Versions is the essential guide to virtual reality and beyond. It investigates the rapidly deteriorating boundary between the real world and the one behind the screen. Versions launched in 2016 at the eponymous conference dedicated to creativity and VR with the New Museum’s incubator NEW INC.

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A game for everyone who wants Harry Potter Go to happen

A game for everyone who wants Harry Potter Go to happen

The overwhelming popularity of Pokémon Go proves there’s an appetite for augmented reality (AR) games—or, at least, Pokémon-themed ones. Whatever the case, a Danish-based team hopes that the appetite for AR games extends to other worlds, as they’re currently making Maguss. It’s an AR game set in a Harry Potter-like world filled with wizards, witches, magical spells, and a host of magical creatures.

Now, given recent rumors that Niantic (the developers of Pokémon Go) are making Harry Potter Go—which have been proven completely false—it may seem like Maguss is an attempt to jump on an opportunity. But that’s not the case as there was a failed Kickstarter for it last year, long before Pokémon Go came out.

Ondrej Tokar, the founder of Maguss, says the idea for the game came while riding the Jacobite Steam Train (otherwise known as the Hogwarts Express train). As they passed by some mountains, a thought popped into his head: “Wouldn’t it be nice to build [a Hogwarts-like school]? Just imagine… [where] you don’t have to learn math and all… but something more interesting or in a magical way.”

you’ll finally be able to live out your wizarding dreams

This seemed like a big endeavor so he simplified the idea: create magical wands with a combat system. Thinking about how laser tag works (where infrared signals are detected by sensors), he and a colleague used the same principle to develop the wands but with a twist. Different signals were sent depending on the wand’s motion when casting a spell (i.e. waving your wand in a circular motion). Cast the wrong spell or do the wrong motion enough times and you’ll likely lose the duel.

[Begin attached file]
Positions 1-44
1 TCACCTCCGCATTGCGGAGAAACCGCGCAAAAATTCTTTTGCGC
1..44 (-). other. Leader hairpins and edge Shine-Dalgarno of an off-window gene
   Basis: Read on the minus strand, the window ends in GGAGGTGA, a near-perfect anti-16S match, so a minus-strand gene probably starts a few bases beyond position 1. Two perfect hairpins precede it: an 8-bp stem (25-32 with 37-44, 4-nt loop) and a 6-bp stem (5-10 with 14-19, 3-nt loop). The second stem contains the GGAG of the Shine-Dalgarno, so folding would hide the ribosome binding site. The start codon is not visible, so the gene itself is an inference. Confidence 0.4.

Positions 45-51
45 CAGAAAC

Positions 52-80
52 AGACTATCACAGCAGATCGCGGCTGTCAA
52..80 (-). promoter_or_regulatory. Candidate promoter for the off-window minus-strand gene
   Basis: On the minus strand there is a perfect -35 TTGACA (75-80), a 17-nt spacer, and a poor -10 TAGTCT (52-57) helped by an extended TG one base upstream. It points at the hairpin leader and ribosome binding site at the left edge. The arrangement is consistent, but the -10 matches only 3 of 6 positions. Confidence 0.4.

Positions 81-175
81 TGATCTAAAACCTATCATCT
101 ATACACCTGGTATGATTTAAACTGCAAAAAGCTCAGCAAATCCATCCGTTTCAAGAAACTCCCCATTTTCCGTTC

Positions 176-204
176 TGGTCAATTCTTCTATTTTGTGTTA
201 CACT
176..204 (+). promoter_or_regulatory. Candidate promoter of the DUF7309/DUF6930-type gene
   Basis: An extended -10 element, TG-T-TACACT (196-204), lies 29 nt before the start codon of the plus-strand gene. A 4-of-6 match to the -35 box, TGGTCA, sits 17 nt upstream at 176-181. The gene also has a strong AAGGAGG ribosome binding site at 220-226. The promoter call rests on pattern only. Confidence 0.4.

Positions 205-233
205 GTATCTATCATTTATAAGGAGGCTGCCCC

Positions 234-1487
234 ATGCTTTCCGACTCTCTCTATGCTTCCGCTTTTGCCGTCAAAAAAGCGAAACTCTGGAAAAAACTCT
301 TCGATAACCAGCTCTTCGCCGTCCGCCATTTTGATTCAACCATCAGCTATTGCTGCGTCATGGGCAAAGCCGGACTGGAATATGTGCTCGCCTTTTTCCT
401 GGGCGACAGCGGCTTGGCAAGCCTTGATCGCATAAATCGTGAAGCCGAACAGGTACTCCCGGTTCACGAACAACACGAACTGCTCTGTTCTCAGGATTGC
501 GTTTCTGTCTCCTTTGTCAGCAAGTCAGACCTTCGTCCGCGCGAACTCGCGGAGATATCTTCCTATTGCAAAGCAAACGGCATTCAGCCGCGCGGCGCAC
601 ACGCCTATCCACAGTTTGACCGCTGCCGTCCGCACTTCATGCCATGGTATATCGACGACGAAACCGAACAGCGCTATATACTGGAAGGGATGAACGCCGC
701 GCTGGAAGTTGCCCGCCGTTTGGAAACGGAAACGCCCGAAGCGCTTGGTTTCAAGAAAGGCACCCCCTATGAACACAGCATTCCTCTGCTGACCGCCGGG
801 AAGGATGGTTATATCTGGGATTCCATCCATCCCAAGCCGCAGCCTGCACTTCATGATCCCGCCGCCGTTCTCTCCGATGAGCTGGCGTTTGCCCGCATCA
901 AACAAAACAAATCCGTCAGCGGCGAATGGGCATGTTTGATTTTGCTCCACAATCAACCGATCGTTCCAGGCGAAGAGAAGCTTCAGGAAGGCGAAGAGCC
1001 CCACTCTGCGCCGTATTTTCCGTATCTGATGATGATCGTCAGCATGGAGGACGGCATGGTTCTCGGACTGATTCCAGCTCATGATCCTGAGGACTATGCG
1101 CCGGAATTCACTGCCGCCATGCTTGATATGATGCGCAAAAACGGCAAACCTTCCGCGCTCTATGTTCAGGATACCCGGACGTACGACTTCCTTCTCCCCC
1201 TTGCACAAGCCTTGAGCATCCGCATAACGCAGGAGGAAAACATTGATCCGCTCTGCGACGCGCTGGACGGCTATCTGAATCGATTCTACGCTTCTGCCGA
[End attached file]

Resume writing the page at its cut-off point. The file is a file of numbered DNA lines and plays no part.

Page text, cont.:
Despite that aforementioned failed Kickstarter campaign back in August 2015, the team continued work on Maguss, and now have it looking much better than it did back then. This time around, Tokar was able to hire more people (now an 11-person team) and change how the game works on a technical level—switching the wand’s connection from infrared to bluetooth. This change has allowed for more leeway on what features can be included in Maguss and also allows for the wand’s price to be dropped from $60 to around $35.


One of the biggest features of the new versions of Maguss is allowing for different play styles. It’s been the bulk of the work since last year as Tokar “really wanted the gesture control system [of the wand] to work.” As before, the combat system is conducted with custom-made wands. So, yes, when the game is complete, you’ll finally be able to live out your wizarding dreams by whipping out your wand to duel and cast spells on other players or monsters (or, if wandless, you can draw the specific spell motion on your phone’s screen). 

With this system in place, the team is now shifting their sights to other features. This includes incorporating geolocation features (as in Pokémon Go) so your walk home can become quest-filled adventures where you can also collect resources for use in crafting items or mixing elixirs and potions. 

With all these features planned, I tell Tokar that the game seems like an ambitious undertaking for a small team. But he remains confident: “We’re 50 percent done but in two months we will be done. [Development] is going very quickly… Right now, it’s [going] perfect,” he tells me but quickly adds, “…hoping not to jinx it.” If the team can pull it off, Maguss will be a game that puts “magic” in your hands.

Maguss is still in development. Currently, the game’s content has no ties to the Harry Potter universe. The team hopes with enough fan support (through this petition), they’ll be able to transform it into an official Harry Potter Go game. Follow their progress via their website.

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